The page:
For these people, keeping life the same was the last thing they wanted. They wanted change. Different people looked forward to change in different ways. There were three main types of hope. All three have influenced Christianity and are still common today.
One type is asceticism. Never mind the way other people are treating you, the way to a better life is through inner peace. Reconcile yourself with your situation. What is important is your inner spirituality.
Another type is to abandon hope in the present age, and to wait for God or the gods to produce a better age in the future, either in this world or after death. This seems to be what Mark believed when he wrote that passage in his Gospel.
Others again thought a better future was possible in this life, and thought about what to do to make it happen.
All three options influenced Christianity but it is the third option, of gradual change in this life, which now dominates modern western society. To modern science, the history of life on earth is a history of continual change. Instead of two ages there is a single continuing line of history from the Big Bang to the end of the universe, and our lives are a tiny part of it, moving along in our day. The future will be different from the past.
All of these beliefs have been held by different Christians, and you can interpret Advent any way you want. I am now going to tell you my own way of making sense of it.
I am going to put aside two of the options. The inward turn has its place as a coping mechanism, but when some people make other people’s lives a misery it isn’t the solution. Nor do I think it is at all constructive to complain about the situation, and just wait for somebody else to put it right, even if the somebody else you are waiting for is God.
So I keep coming back to the other two: the early idea of accepting the present age and learning to live with it, and the modern idea of gradual change into an unknown future. I suspect that there is a place for both.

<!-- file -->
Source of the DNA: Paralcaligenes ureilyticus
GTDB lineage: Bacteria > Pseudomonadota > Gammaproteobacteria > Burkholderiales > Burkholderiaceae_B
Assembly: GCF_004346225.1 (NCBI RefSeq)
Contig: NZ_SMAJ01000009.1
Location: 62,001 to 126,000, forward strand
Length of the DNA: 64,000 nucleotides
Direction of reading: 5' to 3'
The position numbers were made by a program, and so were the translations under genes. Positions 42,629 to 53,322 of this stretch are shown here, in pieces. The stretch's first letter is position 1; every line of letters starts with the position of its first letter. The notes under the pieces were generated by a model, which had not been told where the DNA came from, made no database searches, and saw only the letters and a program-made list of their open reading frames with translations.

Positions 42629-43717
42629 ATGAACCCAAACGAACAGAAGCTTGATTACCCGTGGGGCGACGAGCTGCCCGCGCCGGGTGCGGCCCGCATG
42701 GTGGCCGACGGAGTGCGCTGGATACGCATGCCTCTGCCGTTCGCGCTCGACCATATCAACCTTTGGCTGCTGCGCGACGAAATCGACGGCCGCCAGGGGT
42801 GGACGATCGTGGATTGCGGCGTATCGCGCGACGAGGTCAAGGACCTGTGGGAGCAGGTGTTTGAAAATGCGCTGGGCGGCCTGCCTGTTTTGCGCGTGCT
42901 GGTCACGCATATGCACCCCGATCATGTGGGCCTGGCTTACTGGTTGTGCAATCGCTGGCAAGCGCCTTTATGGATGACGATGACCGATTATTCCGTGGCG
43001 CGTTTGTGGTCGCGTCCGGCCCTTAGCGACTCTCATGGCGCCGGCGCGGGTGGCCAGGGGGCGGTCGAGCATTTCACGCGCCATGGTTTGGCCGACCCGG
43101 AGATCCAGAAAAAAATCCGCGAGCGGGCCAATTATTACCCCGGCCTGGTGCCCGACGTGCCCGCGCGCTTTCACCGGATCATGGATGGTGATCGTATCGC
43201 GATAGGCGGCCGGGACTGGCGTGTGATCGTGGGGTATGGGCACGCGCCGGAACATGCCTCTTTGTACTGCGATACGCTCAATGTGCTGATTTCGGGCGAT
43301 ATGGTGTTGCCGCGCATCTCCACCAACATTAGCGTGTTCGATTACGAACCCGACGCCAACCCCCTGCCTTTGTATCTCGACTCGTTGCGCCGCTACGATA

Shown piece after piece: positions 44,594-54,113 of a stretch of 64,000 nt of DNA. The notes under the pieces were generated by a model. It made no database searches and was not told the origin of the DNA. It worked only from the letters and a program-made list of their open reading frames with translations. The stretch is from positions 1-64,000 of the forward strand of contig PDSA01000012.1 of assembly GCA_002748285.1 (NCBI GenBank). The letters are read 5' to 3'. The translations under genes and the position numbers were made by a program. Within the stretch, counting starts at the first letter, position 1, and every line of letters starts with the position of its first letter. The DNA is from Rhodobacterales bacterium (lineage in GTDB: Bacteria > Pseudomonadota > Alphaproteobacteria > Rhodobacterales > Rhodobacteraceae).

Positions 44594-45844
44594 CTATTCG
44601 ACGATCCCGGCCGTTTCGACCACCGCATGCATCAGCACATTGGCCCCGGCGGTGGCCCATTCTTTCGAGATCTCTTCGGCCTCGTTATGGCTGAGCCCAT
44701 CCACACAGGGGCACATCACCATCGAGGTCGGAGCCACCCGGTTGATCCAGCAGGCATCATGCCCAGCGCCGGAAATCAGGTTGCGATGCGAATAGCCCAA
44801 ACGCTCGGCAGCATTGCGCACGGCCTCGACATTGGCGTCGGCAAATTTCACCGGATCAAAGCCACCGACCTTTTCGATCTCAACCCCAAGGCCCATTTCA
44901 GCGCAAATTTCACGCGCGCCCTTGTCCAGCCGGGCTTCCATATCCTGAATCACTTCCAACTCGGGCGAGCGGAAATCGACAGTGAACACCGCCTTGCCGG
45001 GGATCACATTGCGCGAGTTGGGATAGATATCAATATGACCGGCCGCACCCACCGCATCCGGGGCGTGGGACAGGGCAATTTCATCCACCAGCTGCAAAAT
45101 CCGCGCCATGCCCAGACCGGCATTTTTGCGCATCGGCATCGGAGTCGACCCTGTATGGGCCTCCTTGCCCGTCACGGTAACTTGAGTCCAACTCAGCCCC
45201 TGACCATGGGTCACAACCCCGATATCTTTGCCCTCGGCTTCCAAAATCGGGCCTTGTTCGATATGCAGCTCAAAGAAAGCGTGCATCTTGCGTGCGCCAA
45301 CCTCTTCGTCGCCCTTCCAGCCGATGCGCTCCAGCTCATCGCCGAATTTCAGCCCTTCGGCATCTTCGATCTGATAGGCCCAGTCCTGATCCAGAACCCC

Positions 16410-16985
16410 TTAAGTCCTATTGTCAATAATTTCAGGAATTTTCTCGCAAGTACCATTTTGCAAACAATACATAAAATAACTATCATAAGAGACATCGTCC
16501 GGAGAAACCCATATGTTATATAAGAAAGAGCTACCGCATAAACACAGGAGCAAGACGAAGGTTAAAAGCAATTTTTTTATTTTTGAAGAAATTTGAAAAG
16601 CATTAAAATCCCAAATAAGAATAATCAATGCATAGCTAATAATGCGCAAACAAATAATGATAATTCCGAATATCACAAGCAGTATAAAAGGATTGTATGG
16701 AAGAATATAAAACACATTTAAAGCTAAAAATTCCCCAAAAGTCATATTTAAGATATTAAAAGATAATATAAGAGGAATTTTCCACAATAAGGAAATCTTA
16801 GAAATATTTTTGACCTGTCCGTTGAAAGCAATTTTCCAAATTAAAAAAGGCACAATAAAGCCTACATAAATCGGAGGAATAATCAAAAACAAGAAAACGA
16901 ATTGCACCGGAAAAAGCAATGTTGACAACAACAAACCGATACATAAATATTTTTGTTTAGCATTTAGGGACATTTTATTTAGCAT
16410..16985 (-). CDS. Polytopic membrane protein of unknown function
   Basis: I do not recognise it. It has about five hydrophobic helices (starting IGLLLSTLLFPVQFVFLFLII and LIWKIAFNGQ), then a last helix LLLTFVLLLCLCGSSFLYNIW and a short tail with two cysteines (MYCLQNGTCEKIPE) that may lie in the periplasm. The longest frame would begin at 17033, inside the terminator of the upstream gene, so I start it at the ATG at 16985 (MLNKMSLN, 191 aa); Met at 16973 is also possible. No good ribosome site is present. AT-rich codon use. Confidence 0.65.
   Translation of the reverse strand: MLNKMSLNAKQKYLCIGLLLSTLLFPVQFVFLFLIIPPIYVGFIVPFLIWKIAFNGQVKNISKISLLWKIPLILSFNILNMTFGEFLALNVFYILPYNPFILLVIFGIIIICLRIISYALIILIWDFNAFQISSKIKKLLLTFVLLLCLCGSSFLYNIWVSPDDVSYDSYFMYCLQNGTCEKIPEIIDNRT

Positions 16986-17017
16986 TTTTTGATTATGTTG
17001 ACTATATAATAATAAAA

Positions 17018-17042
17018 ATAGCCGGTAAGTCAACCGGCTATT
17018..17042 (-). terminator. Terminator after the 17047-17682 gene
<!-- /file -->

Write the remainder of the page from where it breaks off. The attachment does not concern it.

The good thing about the early theory was the lack of pressure. You struggle against the bad things of life, but you enjoy and celebrate the good things. That’s it. There is nothing else for you to do. The disadvantage is that, from this point of view, in the long run nothing matters. Your day-to-day decisions make a difference to yourself and your family, but if you believe that in a thousand years’ time nothing will have changed, in the long run whatever you do is completely unimportant.
With the theory of gradual change it is the other way round. The advantage is that our lives matter. The way we live can make the world a better place. We have been entrusted with responsibility. This is a positive gift. The disadvantage is that the responsibility can be too much. We can make the world a better place but we can also make it a worse place. The three biggest mass killers in the whole of history were Hitler, Stalin and Mao. They were all trying to make the world a better place, and thought they knew how.
At the moment we have no killers on that scale, but modern society is still driven by a search for change. It is as though the present situation is never good enough. We are constantly being urged to do more, work harder, earn more, spend more, produce more, consume more. When can we stop? When can we be content with what we have got, and celebrate it?
So the tension is still there. The way I make sense of it is by returning to the main reason why people started to demand change, nearly 3,000 years ago. It wasn’t because of the limits to nature. It was because some people used their power to oppress others.
This, I believe, is still the situation today. God has put us in a good world, to live constructive lives caring for each other. We are responsible for each other, and as long as some people are being mistreated, responsibility is being misused. There is room for progress. It will come about not through the skills and techniques of economics and technology, but through basic morality, through caring for each other better. When we do, we create a happier, more contented society.